RIO DE JANEIRO — The expulsions of ticket holders from Olympic sites after they protested Michel Temer, Brazil’s interim president, is fueling a debate over the limits of freedom of expression in a country that remains on edge amid a period of extraordinary political upheaval.
Videos, news reports and first-person accounts that circulated widely in Brazil on Sunday on social media showed the removal of several fans at a women’s soccer match in the city of Belo Horizonte. They had lined up wearing T-shirts reading “Out with Temer” while holding aloft letters that read in English, “Come back democracy.”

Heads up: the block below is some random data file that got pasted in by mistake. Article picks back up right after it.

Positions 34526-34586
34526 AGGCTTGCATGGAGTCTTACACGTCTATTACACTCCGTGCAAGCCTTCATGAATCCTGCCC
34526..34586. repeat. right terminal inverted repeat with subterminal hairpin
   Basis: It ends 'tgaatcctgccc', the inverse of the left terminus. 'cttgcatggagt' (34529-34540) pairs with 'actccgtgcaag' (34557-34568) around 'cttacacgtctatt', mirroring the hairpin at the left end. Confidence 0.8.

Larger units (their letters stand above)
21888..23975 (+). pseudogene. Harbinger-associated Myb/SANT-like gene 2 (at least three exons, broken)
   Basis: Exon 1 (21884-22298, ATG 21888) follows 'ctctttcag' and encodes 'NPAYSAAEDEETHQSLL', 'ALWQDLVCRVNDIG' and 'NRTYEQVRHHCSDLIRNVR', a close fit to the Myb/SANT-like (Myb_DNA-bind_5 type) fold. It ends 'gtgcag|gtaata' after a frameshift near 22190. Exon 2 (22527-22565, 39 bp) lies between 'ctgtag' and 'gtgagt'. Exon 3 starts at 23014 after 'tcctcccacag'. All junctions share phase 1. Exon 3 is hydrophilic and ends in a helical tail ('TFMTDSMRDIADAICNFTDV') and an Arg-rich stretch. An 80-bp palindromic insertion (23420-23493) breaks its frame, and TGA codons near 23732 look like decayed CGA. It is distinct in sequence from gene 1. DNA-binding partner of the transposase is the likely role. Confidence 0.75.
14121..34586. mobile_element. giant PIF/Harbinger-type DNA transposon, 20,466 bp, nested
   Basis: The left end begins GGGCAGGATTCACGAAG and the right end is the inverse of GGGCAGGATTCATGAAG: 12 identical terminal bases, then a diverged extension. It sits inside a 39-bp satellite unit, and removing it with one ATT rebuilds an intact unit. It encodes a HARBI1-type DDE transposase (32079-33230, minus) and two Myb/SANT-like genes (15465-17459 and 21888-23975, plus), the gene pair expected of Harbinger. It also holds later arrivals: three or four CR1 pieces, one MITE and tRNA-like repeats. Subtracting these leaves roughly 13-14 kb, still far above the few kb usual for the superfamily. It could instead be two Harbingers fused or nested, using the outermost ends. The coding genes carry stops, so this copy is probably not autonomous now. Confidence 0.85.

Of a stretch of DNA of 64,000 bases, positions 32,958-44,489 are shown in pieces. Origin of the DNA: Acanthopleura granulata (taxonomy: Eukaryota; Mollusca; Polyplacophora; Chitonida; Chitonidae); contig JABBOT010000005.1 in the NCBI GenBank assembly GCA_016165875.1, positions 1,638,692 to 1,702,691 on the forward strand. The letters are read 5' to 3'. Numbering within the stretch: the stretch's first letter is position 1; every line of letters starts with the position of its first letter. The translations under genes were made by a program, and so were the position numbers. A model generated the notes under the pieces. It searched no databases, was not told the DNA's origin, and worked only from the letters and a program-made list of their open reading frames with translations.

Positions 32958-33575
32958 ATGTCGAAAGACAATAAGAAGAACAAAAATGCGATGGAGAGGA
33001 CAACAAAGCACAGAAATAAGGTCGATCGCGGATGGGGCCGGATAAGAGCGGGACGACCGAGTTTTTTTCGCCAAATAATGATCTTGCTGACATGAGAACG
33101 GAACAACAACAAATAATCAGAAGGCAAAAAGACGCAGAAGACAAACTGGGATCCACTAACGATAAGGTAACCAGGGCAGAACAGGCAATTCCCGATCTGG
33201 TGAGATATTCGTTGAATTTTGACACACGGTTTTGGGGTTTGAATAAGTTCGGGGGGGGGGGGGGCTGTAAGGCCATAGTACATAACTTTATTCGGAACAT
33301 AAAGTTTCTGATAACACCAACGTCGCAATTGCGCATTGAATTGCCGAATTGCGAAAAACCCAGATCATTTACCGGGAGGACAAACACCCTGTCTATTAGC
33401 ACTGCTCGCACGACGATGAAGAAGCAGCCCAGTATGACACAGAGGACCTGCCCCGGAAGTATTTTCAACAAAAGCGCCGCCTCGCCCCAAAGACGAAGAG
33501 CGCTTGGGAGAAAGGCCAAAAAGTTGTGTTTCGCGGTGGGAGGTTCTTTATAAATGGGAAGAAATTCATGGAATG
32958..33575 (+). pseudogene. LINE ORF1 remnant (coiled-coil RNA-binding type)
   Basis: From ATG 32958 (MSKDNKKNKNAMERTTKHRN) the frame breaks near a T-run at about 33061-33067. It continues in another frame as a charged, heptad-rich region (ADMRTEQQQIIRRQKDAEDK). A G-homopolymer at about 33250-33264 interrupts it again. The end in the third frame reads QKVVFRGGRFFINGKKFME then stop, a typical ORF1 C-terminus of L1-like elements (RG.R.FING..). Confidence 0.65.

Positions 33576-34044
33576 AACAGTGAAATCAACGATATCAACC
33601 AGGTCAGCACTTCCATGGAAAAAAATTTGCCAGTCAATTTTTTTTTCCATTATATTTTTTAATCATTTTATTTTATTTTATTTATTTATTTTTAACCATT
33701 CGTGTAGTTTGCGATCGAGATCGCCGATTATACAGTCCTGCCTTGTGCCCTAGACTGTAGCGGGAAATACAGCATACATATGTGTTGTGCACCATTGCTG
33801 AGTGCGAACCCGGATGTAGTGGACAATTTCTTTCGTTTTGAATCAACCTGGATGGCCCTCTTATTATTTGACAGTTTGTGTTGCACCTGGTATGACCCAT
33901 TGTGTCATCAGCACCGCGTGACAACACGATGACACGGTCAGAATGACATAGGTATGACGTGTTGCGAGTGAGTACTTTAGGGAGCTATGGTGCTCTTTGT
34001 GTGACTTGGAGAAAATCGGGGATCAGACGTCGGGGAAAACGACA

Juca Kfouri, one of Brazil’s most prominent sports columnists, called the expulsions “repressive stupidity.”
“This will only encourage new demonstrations,” Mr. Kfouri said.
The protest in Belo Horizonte, along with others at sites in Rio de Janeiro, pointed to the low approval ratings of Mr. Temer, 75, the career politician who emerged victorious in a power struggle against Dilma Rousseff, who was suspended to face an impeachment trial over claims that she had manipulated the federal budget to conceal economic problems.
Ms. Rousseff, like Mr. Temer, is also deeply unpopular. But as she strays from the spotlight, Mr. Temer is receiving greater scrutiny over testimony tying him to illegal campaign financing operations.
Executives at the construction giant Odebrecht told investigators that Mr. Temer had requested more than $3 million for his centrist Brazilian Democratic Movement Party. As part of a plea deal they are seeking, the Odebrecht…